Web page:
# 1. Introduction

In the Go programming language, functions play a crucial role in structuring and organizing code. They enable programmers to encapsulate logic that can be reused and tested independently. Today, we'll look at an example of how to define and use a Go function.

## Definition

A function in Go is declared with the *func* keyword, followed by the function's name, parameters, and return type. Functions can take zero or more parameters and may return one or more values. They can be defined with or without a body, the latter being known as a function declaration.

# 2. Program Steps

1. Define the *main* function, which serves as the entry point of the program.

2. Inside the *main* function, declare a variable to hold the number whose factorial we wish to calculate.

3. Call a custom *factorial* function, passing the number as an argument.

4. Implement the *factorial* function to receive an integer and return its factorial as an integer.

5. Use a loop inside the *factorial* function to calculate the factorial of the given number.

6. Print the result of the factorial computation in the *main* function.

# 3. Code Program

```
// Package main defines the executable package that
// the Go runtime will use to run the program.
package main
import (
"fmt"
)
// factorial calculates the factorial of a non-negative integer n
// and returns the result. If n is 0, the factorial is 1 by definition.
func factorial(n int) int {
if n == 0 {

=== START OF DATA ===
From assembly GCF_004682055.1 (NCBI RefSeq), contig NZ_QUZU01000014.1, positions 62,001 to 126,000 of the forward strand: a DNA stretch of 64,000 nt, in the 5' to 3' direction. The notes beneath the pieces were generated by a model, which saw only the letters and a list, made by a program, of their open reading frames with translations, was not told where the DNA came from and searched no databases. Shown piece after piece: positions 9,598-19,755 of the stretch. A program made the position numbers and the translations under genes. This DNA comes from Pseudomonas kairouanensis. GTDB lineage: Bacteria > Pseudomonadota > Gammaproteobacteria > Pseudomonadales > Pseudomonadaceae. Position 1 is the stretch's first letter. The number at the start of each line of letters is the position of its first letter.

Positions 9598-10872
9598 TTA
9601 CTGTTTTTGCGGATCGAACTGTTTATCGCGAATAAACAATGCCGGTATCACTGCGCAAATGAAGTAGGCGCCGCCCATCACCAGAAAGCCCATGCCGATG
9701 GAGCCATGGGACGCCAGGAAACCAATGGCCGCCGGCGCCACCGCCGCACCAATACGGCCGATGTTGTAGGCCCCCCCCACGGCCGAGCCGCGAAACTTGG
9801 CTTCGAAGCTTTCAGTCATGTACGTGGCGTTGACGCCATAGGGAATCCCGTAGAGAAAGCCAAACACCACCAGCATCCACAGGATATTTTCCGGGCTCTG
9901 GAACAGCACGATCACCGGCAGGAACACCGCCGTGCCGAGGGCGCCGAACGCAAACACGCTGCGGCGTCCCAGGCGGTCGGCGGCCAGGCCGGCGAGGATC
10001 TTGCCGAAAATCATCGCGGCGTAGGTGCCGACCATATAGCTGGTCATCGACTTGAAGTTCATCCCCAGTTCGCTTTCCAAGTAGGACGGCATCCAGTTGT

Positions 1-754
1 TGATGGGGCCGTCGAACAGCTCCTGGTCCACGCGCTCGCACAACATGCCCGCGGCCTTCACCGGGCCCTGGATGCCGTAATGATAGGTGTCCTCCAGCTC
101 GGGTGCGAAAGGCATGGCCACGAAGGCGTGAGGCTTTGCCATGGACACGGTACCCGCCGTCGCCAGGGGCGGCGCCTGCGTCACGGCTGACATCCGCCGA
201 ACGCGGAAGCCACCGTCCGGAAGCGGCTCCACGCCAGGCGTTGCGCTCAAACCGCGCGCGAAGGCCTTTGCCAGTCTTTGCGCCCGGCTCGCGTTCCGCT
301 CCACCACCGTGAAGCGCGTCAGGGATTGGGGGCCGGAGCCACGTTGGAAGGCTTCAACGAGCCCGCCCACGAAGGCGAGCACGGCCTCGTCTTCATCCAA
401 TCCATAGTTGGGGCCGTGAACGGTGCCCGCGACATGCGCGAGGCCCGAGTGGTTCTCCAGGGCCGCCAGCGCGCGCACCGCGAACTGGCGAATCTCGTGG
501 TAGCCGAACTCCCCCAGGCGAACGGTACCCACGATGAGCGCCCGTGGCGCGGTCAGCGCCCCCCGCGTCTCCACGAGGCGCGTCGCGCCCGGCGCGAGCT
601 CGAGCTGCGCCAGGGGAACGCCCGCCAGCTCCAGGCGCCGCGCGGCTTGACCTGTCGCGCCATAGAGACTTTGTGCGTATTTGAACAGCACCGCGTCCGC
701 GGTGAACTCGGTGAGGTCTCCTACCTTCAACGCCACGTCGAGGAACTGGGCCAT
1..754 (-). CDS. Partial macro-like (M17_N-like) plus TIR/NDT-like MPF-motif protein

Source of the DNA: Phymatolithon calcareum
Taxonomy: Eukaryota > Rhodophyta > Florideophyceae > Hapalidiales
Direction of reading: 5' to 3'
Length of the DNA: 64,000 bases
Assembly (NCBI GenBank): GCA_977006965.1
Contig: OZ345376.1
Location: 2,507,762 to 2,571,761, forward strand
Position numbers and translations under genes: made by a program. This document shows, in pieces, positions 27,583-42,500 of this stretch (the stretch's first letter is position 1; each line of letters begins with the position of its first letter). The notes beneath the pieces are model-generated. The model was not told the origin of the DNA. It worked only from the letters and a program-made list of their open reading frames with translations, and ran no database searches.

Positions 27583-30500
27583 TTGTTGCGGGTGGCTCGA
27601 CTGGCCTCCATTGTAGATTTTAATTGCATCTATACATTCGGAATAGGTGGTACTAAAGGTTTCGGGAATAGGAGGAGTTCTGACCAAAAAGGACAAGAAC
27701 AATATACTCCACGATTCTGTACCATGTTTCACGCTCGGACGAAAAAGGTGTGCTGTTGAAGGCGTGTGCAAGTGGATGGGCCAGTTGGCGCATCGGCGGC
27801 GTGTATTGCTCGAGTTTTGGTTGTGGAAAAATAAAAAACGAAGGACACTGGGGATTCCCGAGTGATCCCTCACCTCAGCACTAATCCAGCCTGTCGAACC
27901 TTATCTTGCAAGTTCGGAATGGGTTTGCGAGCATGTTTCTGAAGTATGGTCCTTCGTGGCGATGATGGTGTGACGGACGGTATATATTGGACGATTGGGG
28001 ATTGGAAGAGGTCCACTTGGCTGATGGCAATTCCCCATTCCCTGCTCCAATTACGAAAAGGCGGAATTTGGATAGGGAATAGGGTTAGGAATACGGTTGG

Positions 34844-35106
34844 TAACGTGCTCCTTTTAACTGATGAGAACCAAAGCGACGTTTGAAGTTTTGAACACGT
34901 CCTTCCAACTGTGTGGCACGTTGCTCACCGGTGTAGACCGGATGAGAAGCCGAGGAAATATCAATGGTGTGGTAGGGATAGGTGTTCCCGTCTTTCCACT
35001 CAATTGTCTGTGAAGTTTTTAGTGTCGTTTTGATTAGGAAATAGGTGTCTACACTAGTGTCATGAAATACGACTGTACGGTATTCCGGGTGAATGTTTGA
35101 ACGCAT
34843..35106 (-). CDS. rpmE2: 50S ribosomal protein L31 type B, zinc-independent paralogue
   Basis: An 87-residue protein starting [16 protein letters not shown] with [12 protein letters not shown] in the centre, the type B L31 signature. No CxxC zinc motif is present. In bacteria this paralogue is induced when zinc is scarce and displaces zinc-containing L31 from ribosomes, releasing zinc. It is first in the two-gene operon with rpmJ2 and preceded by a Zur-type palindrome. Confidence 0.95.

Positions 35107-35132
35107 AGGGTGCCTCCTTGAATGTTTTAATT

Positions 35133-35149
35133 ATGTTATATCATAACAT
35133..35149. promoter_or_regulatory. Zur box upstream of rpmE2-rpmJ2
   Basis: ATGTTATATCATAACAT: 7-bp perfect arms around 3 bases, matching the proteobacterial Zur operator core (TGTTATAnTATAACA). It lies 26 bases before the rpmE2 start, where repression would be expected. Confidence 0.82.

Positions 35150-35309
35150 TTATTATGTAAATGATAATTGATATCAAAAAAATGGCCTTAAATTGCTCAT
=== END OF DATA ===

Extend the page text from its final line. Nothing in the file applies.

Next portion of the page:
return 1 // Base case: 0! is defined to be 1
}
result := 1
for i := 2; i <= n; i++ {
result *= i // Multiply result by i in each iteration
}
return result
}
// main is the entry point of the program.
func main() {
number := 5 // Define the number to calculate the factorial of
fact := factorial(number) // Calculate factorial by calling the function
fmt.Printf("The factorial of %d is %d\n", number, fact) // Print the result
}
```

### Output:

The factorial of 5 is 120

### Explanation:

1. The *package main* indicates the default package for an executable Go program.

2. *import "fmt"* is used to include the Format library, which provides I/O functionalities.

3. The *factorial* function is defined to take an *int* and return an *int*. It computes the factorial of the given number.

4. Inside the *factorial* function, a conditional check determines if *n* equals *0*, returning *1* since the factorial of *0* is *1*.

5. The variable *result* is initialized to *1*. It will store the computed factorial.

6. A *for* loop iterates from *2* to *n*, multiplying *result* by the loop counter *i* in each iteration.

7. The *main* function declares a variable *number* with the value *5*.

8. The *factorial* function is invoked with *number* as the argument, and the result is stored in *fact*.

9. Finally, *fmt.Printf* prints out the formatted result showing the factorial of the number.

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